A pair of South Surrey parents are speaking out about concerns on both sides of the provincial health order mandating the use of masks.
For one mother – whose teenage daughter has been living with health complications since being diagnosed with COVID-19 earlier this year – the aim is to raise awareness around the use of face shields, and the fact that they are not an accepted substitute for masks, particularly in workplaces dealing with food.
For another – the father of a young girl who was refused entry for an eye appointment because she wasn’t wearing a mask, due to a health condition which qualifies her for an exemption – the issue is about respect for people with disabilities.
“It’s not about shaming businesses at all,” Monre Bester emphasized to Peace Arch News Thursday (Dec. 3). “It’s about common decency and respecting people with disabilities.
“It’s awareness as well for other businesses to realize that look, there are people that have disabilities that might seem OK,” Bester continued.
Bester said his daughter is a Grade 7 student who has Aspergers, a disorder that is considered high-functioning on the autism spectrum, and that an eye exam was requested by her neurologist.
He said the 12-year-old can’t wear a mask as they make her lightheaded to the point where she has even thrown up, and that his ex-wife had contacted the eye clinic twice ahead of their daughter’s appointment to ensure they were aware of her medical file and double-check that they knew she was unable to wear a mask. On both occasions, she was assured it wouldn’t be a problem, Bester said.
However, when the mother and daughter arrived at the clinic Wednesday, it was a different reality, Bester said.
“They were refused entry at the door, and got into a heated conversation, and ended up with (the eye clinic staff) saying, ‘Look, under no circumstances are we going to allow your kid in to do her eye exam, because of COVID and if she’s not going to wear a mask.'”
Bester described the situation as “crazy, off-the-charts.”
“I just feel the way she’s been treated is just completely, utterly discrimination against a child.”
Bester said while Fraser Health officials assured him that such a refusal is against the rules, they also said ensuring that businesses comply is outside their jurisdiction.
A Fraser Health spokesperson directed PAN to contact the solicitor general’s office, and officials with Emergency Management BC responded Monday (Dec. 7).
“Everyone should keep in mind that there are valid reasons for some people not to wear masks,” an emailed reply states.
“Businesses are not the enforcers of this order,” it continues.
“They may set their own policies for the use of face coverings but should be mindful that some people have legitimate reasons for not being able to wear a mask and may be exempt from the order.”
Exempt individuals, the statement notes, include “persons who are unable to wear face coverings due to physical, mental or cognitive disabilities or medical conditions.”
Bester said his daughter’s experience is proof that more awareness is needed. He said he understands and has no issue with people asking for an explanation for his daughter’s lack of mask, but described what transpired this week as heavy-handed and “extremely unprofessional.”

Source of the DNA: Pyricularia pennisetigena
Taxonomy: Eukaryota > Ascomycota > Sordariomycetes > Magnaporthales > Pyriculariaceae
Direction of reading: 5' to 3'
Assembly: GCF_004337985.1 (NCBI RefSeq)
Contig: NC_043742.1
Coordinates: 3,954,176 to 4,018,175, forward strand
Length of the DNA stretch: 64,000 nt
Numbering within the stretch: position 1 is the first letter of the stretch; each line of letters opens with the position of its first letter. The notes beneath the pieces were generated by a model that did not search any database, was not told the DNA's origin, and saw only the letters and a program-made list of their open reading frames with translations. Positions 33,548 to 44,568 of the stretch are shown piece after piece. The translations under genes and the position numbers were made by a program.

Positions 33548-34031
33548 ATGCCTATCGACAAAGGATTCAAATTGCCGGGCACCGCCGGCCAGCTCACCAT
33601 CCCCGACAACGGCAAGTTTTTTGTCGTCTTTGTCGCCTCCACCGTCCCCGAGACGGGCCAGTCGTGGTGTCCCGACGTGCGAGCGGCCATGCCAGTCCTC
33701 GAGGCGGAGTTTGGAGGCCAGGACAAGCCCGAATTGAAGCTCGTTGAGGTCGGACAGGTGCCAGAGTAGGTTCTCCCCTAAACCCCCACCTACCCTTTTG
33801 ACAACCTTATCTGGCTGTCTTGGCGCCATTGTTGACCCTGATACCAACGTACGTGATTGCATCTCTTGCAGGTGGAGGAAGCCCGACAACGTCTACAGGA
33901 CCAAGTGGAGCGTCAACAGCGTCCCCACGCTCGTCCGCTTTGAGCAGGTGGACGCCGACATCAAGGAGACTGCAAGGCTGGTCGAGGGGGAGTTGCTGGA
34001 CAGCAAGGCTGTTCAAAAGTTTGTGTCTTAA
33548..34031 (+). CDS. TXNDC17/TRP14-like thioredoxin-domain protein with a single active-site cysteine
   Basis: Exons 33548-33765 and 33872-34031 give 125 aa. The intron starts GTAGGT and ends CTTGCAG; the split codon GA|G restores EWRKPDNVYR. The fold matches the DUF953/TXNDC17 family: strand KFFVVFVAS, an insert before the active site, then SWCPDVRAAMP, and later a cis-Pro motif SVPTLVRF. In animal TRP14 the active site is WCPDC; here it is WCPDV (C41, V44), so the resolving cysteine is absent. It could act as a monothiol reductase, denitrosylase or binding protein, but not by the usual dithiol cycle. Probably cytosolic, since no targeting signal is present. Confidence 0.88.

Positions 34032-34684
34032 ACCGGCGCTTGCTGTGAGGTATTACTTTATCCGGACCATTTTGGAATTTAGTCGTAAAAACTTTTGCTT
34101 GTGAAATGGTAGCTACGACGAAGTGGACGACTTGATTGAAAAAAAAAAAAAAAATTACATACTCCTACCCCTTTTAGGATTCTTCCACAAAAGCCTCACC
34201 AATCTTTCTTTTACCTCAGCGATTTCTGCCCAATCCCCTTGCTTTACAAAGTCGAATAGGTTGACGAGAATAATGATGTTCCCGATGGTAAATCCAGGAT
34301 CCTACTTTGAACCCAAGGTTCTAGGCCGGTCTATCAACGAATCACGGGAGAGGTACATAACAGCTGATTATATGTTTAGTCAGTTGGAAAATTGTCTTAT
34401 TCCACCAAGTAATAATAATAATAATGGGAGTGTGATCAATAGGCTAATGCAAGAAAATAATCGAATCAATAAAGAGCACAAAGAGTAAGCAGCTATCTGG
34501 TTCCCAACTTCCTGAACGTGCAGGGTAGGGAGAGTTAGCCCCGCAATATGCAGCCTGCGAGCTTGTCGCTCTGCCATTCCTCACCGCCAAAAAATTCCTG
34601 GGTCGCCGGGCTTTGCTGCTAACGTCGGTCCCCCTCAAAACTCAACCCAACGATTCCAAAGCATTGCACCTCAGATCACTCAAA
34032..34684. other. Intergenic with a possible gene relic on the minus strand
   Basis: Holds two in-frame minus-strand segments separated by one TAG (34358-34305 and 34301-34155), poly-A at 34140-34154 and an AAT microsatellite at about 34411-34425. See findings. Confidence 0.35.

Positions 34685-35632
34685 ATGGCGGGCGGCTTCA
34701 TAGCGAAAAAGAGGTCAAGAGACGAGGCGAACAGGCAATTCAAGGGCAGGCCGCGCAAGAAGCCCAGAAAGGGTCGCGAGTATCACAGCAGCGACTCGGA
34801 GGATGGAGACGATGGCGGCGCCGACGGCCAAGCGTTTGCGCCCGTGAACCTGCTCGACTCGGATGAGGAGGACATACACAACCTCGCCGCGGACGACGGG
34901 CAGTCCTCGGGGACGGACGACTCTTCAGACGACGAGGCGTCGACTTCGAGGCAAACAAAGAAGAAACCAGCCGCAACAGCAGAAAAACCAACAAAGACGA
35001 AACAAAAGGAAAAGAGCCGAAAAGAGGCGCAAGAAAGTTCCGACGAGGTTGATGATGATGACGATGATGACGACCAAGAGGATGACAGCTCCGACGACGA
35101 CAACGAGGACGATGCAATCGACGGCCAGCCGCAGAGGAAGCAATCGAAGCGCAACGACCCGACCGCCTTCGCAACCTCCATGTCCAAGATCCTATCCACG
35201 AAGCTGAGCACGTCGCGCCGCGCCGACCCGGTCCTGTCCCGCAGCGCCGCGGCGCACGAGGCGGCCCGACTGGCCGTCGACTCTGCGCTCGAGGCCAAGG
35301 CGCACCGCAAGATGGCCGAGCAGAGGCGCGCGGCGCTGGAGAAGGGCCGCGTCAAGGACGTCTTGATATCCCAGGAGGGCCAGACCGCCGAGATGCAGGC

“Just because they’re high-functioning doesn’t mean they don’t have disabilities,” Bester said.
In the case of the mother whose teenage daughter had COVID-19 earlier this year, she said her frustration is with people who believe face shields meet the standard of protection that is mandated under the mask order.
The mom – who asked to remain anonymous to protect her daughter’s identity – said she recently reported a White Rock business to the city’s bylaw department after employees and even managers were working with only face shields on. The coverings, she noted, pointing to wording in the provincial health order, are “not a substitute for a mask as it has an opening below the mouth.”
“The mask mandate specifically says face shields don’t qualify… because they don’t protect from aerosol transmission,” however, both store staff and bylaw officers told her that everything was fine, she said.
“I’m pretty frustrated that those systems are falling down in this way, because it’s not a grey area anymore. It’s not up for interpretation.”
City of White Rock communications manager Donna Kell confirmed that the city investigated one report concerning a grocery store, and that bylaw officers who visited noted all customers were in compliance. Regarding safety protocol for employees in workplaces, “the use of masks or allowances for other forms of employee protection, including face shields, is overseen by WorkSafeBC,” Kell said.
WorkSafeBC’s website regarding mask use links to the provincial health order.
The mom said a call to Fraser Health regarding her concern resolved the situation, however, she has since noted employees of some other area businesses that deal with food also using face shields.
Seeing the realities of long-term COVID-19 impacts that her previously-healthy daughter is living with – which have included bouts of unexplained vomiting and, recently, a seizure – the mom said it is unacceptable for those who are out and about in the community, and for workplaces in particular, to not comply with the health order, regardless of any personal feelings they may have around the need for or effectiveness of masks.
“It’s beyond insensitive for people to be saying, ‘Well, I don’t want to wear a mask,'” she said. “It’s not appropriate. We need to be a community of people here. Just because (COVID-19) hasn’t happened to them, it doesn’t mean it’s not happening.
“As an employer, they don’t have to agree with me. I’m not Dr. Bonnie Henry,” the woman said. “But now that she’s made the mandate – it’s not a recommendation, it’s an actual mandate – the employers’ job is to enforce it.
“As a community, in terms of our social contract, we all need to do our part here.”